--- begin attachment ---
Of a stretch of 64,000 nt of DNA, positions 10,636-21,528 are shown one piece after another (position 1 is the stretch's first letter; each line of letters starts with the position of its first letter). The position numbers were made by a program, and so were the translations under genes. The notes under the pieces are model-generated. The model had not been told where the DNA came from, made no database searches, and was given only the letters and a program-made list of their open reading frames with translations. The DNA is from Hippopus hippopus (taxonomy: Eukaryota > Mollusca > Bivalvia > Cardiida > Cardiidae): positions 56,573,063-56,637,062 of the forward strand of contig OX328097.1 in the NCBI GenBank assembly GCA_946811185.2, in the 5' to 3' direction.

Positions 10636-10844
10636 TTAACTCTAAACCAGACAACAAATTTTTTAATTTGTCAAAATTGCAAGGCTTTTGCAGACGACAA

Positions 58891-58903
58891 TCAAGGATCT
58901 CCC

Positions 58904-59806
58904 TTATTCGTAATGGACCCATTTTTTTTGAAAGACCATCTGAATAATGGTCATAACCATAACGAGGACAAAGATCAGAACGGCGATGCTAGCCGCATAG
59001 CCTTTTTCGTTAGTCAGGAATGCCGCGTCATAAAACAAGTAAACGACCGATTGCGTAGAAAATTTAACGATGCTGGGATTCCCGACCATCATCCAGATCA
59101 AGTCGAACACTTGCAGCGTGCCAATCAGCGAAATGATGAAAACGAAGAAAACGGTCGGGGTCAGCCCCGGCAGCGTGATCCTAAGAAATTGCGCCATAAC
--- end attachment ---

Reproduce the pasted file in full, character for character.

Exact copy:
Of a stretch of 64,000 nt of DNA, positions 10,636-21,528 are shown one piece after another (position 1 is the stretch's first letter; each line of letters starts with the position of its first letter). The position numbers were made by a program, and so were the translations under genes. The notes under the pieces are model-generated. The model had not been told where the DNA came from, made no database searches, and was given only the letters and a program-made list of their open reading frames with translations. The DNA is from Hippopus hippopus (taxonomy: Eukaryota > Mollusca > Bivalvia > Cardiida > Cardiidae): positions 56,573,063-56,637,062 of the forward strand of contig OX328097.1 in the NCBI GenBank assembly GCA_946811185.2, in the 5' to 3' direction.

Positions 10636-10844
10636 TTAACTCTAAACCAGACAACAAATTTTTTAATTTGTCAAAATTGCAAGGCTTTTGCAGACGACAA

Positions 58891-58903
58891 TCAAGGATCT
58901 CCC

Positions 58904-59806
58904 TTATTCGTAATGGACCCATTTTTTTTGAAAGACCATCTGAATAATGGTCATAACCATAACGAGGACAAAGATCAGAACGGCGATGCTAGCCGCATAG
59001 CCTTTTTCGTTAGTCAGGAATGCCGCGTCATAAAACAAGTAAACGACCGATTGCGTAGAAAATTTAACGATGCTGGGATTCCCGACCATCATCCAGATCA
59101 AGTCGAACACTTGCAGCGTGCCAATCAGCGAAATGATGAAAACGAAGAAAACGGTCGGGGTCAGCCCCGGCAGCGTGATCCTAAGAAATTGCGCCATAAC